Lunch was the best meal I’d ever had at the cabin. Stefan talked, and I listened. He told me he was born in Germany, but his parents moved to Los Angeles when he was a little kid because the bottom fell out of their family business in Germany. I listened to his stories of staying out all night so he and his friends could get front-row spots for the Rose Parade in Pasadena, or going to concerts for indie bands I’ve only heard on the internet. He told me how he’d learned to surf, and how he’d gotten parts in a couple of movies.
Compared to all that, my own life sounds so boring. But when I talked about inheriting the family touch, and how I couldn’t risk hurting anyone by accident, he got it right away. “I have family issues too. My grandfather is getting old, and they want me to take over for him.” He stood up and walked over to look out the window. “But I just want to live a normal life with people who like me. I have a degree in teaching and a masters in administration, and all I want is to get a regular job, raise a family, and have a good life.”
“What’s stopping you?”
“Our family has been around for…a long time. Have you ever heard of the Krampus?”
“Only those movies that come out every Christmas to scare the twelve-year-olds.” I moved over to the bookshelf and pulled out the case for a video game. “And there was this one really great game. Completely terrifying. But when the sequel came out, it was all sweetness and light. Yuck.”
His smile was a bit lopsided. “That’s part of the problem. Nobody knows about us these days. But a long time ago, even before the Christian priests came with their stories of Christmas, there were tales of the Krampus. Some said it was a devil, others said it was the wild spirit who lived in young men. But the stories agree that St. Nicholas was able to get the Krampus to serve him. By the seventeenth century, when St. Nicholas visited families to distribute gifts to good children, the Krampus would accompany him. Dressed as a horned demon with a long curling tongue, the Krampus’ job was to frighten, or even take away, bad children. Each new generation’s Krampus, along with his family, survived on the terror of children. It was our food, our liquor, our drug.”
Stefan turned toward the window, and the sun streaming in turned his face into sharp, light and dark planes. “Of course, you can imagine how that ended. Today everyone knows there are no bad children, just ignorant parents. So St. Nicholas is still welcome, but the Krampus isn’t allowed. My father saw the writing on that wall. He moved us to LA and started the movie series. They tried me out as an actor in bit parts, but I wasn’t good. That’s when I created the first video game.” A little shiver ran over him, and in the setting sun coming through the window, his eyes glowed faintly. “It was a huge hit. My whole family feasted for years on the fear it generated.”
The beautiful, fairy-tale prince was gone, and in his place, I pictured the faint outlines of horns and lolling tongue. “You have no idea what it was like to grow up knowing all my friends were excited about Christmas and a visit from St. Nicholas. Meanwhile, our family was looking forward to feasting on the pain and terror of children.”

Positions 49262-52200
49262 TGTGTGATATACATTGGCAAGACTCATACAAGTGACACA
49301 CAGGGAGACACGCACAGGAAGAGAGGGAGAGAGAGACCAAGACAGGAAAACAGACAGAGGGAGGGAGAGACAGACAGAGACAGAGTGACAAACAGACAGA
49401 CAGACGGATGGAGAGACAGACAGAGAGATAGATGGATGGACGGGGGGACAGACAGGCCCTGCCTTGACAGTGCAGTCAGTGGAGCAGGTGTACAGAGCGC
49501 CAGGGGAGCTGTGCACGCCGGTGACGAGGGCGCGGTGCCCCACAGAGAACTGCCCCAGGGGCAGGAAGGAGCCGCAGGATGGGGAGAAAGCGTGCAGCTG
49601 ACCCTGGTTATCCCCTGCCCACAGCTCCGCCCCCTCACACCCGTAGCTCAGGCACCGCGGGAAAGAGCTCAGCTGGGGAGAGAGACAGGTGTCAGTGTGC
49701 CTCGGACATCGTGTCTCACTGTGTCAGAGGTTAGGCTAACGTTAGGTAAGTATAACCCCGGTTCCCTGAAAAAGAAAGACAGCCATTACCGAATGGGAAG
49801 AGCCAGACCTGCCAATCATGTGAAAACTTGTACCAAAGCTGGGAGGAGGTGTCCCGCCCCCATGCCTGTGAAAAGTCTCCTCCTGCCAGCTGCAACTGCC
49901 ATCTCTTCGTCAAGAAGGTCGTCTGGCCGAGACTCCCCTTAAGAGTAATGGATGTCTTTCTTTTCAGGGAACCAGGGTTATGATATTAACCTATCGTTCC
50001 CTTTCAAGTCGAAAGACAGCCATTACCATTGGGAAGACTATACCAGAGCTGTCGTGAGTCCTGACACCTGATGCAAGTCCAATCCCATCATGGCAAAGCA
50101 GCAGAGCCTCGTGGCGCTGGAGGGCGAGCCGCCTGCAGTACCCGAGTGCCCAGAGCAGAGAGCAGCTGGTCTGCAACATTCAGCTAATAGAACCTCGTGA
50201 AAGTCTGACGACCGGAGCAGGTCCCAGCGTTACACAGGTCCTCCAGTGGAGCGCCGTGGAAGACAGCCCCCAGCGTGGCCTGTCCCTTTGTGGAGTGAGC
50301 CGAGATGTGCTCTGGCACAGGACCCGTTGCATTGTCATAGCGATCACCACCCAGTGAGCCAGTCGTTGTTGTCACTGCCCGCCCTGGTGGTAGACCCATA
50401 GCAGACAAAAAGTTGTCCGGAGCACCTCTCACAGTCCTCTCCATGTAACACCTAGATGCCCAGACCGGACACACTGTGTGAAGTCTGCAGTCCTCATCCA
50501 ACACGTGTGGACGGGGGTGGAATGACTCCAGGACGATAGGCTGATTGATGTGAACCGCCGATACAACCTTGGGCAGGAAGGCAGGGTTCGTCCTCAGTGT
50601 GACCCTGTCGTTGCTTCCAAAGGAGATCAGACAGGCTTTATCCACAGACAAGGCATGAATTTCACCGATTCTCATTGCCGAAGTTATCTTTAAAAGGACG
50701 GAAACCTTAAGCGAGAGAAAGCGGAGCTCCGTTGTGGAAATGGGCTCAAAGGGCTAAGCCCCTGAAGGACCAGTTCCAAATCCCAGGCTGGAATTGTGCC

Then he turned to me, and the prince was back, flashing Stefan’s blue eyes and smile. “So when it came time to do the next video game, I said it was going to be different. Nicer. Of course, it was a complete failure. Now my family wants me to go back to the style of the first game and also go back to Germany and take over from my grandfather. I have a lot of…cousins…but Grandfather says I have to be the next Krampus.”
He came back to the little table covered with the remains of our feast. “Lette.” He picked up my gloved hand and wrapped his own around it. I couldn’t move, couldn’t breathe. He. Held. My. Hand. “You and I know what it’s like to try to live with what you’ve inherited from your family. If I do what they want, my life will be spent literally eating the energy from frightening and punishing children. Their fear and their pain will keep me alive.”
He reached for my other hand. “But it doesn’t have to be that way. We can go to Null City, together. We can turn our backs on what our families have made us, and we can have a good life. A human life.”
No longer twinkling, his blue eyes pleaded with me. “Come with me, Lette. We can rescue each other.”
I shook my head. “My parents…”
“Lette.” His whisper was warm, dark, full of sin and promise. “You’re young. Beautiful. You have to have wondered…imagined someone kissing you. Touching your bare skin. Making love to you. Giving you babies. That someone could be me.” He leaned in, and his lips touched mine so softly I could barely feel them. Then I did feel—little kisses on my forehead, nose, in lines down my cheeks, tasting my lips. My hands couldn’t feel his skin, but his warmth came through the gloves. His tongue brushed the seam of my lips and, when I opened my mouth, curled around mine for a moment while his lips pressed harder. Then he pulled back and laughed a bit. “You’re allowed to kiss back, you know.”
“I don’t know how.”
“Lette, you deserve love. Come with me to Null City. I know we’ve just met, but we have something in common. There has to be a reason we were brought together. Maybe we’re meant for each other. Lette—please. Please rescue me.”
He leaned in again, and this time I leaned forward too. Now that I was barefoot, we were almost the same height. My hands came up to his shoulders, and then I ran one gloved finger along his lips. My own lips were touching what my fingers could never know—bristles from his day-old beard, soft eyelids and spiky lashes flat against his cheeks, the surprise of his earlobe, the swirl of his dimple, back to lips that opened for me. I opened my own mouth, and he tasted like turkey, and apple cider, and something I couldn’t name. My hands went to his hair to pull his head closer. Stefan yelled and pulled back. When I opened my eyes, he was cradling the place on his head where I’d hit him with the cat food cans.
As I ran to get more frozen peas, I thought about what Stefan had said. Is it true? Could my future hold more than a vibrator that wouldn’t turn off? Maybe a human touch? Maybe even a baby with cerulean blue eyes?


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ISBN (Print):
ISBN (Electronic): 978-1-62916-015-3
Genre: Young Adult
Date Published: 12/05/2013
Publisher: Taliesin Publishing